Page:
shape by lanyuehua


									                      Studio Assignment: Shape and Composition

What is shape? Shape is an area that stands out from the area next to it because of a defined or implied boundary or
because of differences of value, color and texture.
What is composition? The way in which the elements of the visual image are arranged. In this case where you place
and organize your shapes within the design.

HOMEWORK - READ SHAPE CHAPTER P10-22– there will be a quiz ON SEPT 15TH

Assignment- Dealing with issues of positive and negative shape types within a black and white design, you will create a
linocut print that creates and interesting composition within a 5” x 6” rectangle.

Objective- Within this assignment you will gain an understanding of positive and negative shapes types, the use of
shape within a composition and demonstrate a basic understanding of printmaking through the process of creating a
relief print.

Materials- Sketchbook, sharpie pens, Xerox, blender pen, BFK paper
(Linoleum, cutting tools and printmaking supplies are provided)

Project Timetable-

WED         Shape discussion, project description, print shop demo.          Homework- Read shape chapter for
Sept 8                                                                        next class
                                                                             Design black and white image for next
MON         Find partners, prepare paper, finish design, transfer
Sept 13    onto Lino, begin cutting process. No prof in class
Sept 15    QUIZ
MON         Printing
Sept 20
WED         Project due for critique AT BEGINNING OF CLASS
Sept 22

A linoleum print is made by carving the positive space (the white parts) out of a piece of linoleum and rolling it up
with ink. The raised areas of the linoleum will appear black and the gauged out parts will remain white.

Step 1 Designing your print
Create 5”x6” rectangles in your sketchbook. Working with a sharpie pen create an interesting shape composition. Keep
the design simple and bold, as tiny details are hard to cut into the linoleum.
Subject matter or inspiration is completely up to you, you could work from reality, imagination or copy a photographic

Step 2- Transferring your Design onto the Lino
Before you start cutting you will need to transfer your design to the lino. It will be a mirror image on the lino so
that it will print the right way onto the paper.
I will demonstrate the transferring process.

Step 3- Cutting the linoleum
Cut away all the white areas of your design, be careful of the sharp tools! Keep all mess off the floor.

Step 4 – Proofing
Before you go for your final printing on the BFK paper, check that the design is as you would like it by making a test
print, called a proof, make any changes that are necessary.

Step 5 – Make your final prints
Working in pairs prepare all your paper by cutting to size, ink up your design, and print. This process will be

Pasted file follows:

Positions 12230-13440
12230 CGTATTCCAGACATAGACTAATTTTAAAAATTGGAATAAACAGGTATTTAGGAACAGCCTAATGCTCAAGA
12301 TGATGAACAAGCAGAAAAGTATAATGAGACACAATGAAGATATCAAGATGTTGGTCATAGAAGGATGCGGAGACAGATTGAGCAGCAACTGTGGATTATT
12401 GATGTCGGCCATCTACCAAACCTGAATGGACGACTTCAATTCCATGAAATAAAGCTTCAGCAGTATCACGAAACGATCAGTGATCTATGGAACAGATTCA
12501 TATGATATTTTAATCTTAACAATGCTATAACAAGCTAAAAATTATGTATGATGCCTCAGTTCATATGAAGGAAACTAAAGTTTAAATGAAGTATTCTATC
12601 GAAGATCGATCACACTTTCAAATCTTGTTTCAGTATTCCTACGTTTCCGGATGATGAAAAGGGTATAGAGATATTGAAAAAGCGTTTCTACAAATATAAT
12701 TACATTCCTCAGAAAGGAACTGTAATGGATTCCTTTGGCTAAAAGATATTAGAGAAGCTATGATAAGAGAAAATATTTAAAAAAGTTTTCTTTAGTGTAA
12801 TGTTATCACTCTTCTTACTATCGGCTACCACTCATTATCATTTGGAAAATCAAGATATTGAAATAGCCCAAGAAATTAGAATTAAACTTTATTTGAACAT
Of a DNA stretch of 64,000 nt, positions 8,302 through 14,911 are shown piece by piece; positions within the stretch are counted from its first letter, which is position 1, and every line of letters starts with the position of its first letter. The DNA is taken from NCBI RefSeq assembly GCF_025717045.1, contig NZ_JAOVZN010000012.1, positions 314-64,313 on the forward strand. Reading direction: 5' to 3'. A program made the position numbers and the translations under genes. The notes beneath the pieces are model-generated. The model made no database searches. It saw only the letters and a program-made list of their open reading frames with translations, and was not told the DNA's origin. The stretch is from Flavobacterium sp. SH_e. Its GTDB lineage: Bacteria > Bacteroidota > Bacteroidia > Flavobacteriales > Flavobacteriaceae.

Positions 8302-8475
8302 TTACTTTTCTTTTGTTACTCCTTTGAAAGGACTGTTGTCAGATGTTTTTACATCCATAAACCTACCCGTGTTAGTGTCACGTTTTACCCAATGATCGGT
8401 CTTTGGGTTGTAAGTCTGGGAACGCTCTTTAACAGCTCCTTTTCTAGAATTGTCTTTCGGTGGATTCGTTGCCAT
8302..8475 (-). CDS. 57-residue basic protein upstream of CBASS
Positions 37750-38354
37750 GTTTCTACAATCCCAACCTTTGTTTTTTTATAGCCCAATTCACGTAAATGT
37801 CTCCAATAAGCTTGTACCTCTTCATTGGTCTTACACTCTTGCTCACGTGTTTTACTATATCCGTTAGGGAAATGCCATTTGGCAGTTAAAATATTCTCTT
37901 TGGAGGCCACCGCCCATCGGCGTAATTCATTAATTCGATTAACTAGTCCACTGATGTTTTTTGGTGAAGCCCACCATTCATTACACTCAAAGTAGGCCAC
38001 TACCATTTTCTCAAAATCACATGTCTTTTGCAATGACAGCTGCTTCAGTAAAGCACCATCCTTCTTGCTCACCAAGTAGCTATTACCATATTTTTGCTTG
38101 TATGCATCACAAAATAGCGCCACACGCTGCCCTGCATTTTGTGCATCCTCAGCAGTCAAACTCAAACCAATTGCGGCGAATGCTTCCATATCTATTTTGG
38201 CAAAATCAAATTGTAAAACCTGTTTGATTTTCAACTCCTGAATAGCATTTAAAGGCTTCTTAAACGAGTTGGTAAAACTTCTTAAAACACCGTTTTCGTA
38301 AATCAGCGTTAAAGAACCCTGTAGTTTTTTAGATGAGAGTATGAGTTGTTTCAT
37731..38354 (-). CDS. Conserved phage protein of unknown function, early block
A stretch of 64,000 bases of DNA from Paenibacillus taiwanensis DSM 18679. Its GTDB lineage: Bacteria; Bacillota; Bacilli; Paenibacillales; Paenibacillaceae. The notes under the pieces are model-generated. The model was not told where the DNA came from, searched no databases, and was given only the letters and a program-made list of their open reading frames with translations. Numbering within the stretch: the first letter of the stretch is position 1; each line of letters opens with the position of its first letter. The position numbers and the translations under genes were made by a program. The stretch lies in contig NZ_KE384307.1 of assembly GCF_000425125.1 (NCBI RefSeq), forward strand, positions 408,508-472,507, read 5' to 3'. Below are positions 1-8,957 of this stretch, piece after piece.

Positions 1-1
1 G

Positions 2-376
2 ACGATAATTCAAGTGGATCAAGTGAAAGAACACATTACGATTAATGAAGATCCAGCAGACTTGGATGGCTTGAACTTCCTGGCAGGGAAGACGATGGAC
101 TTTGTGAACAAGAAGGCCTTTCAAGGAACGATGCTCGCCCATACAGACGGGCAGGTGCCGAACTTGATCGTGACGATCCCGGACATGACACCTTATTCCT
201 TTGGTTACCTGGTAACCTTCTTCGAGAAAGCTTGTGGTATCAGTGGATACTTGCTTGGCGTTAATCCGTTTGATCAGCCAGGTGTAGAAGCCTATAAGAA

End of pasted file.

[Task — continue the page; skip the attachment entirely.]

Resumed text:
demonstrated, take notes!! All final prints should be clean and registered.

Step 6- Clean up the mess
Always follow the instructions for clean up, automatic fail for this project for those failing to clean up!!!

Step 7- Number, Title, Sign and Date your prints
Traditionally each print needs this information to be written along the bottom edge in pencil to be considered

Linoleum Print Demo Handout
Linoleum is made from a mixture of linseed oil, resin
and powdered cork on a backing of burlap or hard mounting—or sometimes it is
made of rubber plastic with no backing.

A 5”x 6” piece of unmounted linoleum will be provided for this project.

I. Design

II. Tools
      -Linoleum gouges are most useful, they come in a variety of shapes.
      -A soft rubber brayer is used to ink the linoleum.
      -A caulk gun is used to dispense the ink, a spatula for mixing
      -A machine called an etching press is used to make an impression from
      the inked linoleum.

III. Cutting
       -Cut at an angle and push tool points away from yourself
       -To extract material with the knife tool, cut at opposing angle to first cut
       and peel out the material

       -If cutting is too difficult, heat linoleum slightly with hair dryer
       -Use a wooden cradle to support the linoleum as your work
       -Always cut with your hands out of the way of the tools!

   IV. Transferring Your Design

        Option 1
       -Using a light table, trace over the back of your drawing with a
       soft pencil or conte crayon.
       -Place this side face down on the plate, and trace over it again, applying
       pressure so the design will transfer.
       -Your image will be transferred backwards, and your final print
       will be oriented as the original drawing.

       Option 2
       -Place a Xerox of your design facedown on your plate. Run the blender
       pen over it and apply pressure with a bonefolder.

   V. Printing

       -Linoleum squares are printed on the etching press.
       -Registration marks will be present on the etching bed.
       -Pressure will be set for you.
       -Keep fingers out of the press!
       -Modify ink with a drop of burnt plate oil and mix with spatula.
       -From the ink reservoir, roll out an even slab of ink.
       -Roll lightly and from different directions over the plate.
       -Always run a proof on newsprint before moving to BFK paper!

   VI. Clean     up
       -Scrape up excess ink with spatula, rub onto phone book

-Use the green spray provided to clean the rubber roller and glass
-Use the paper towel to wipe.
-Run under tap and wipe everything including glass with water.
-Put all the other supplies away

• Artists to research for relief printing

         -Albrecht Durer
         -Edvard Munch
         -Kathe Kollwitz
         -Tom Huck
         -Sean Starwars
         -Endi Poskovic

Studio Foundations, Thursday, February 23, 2012


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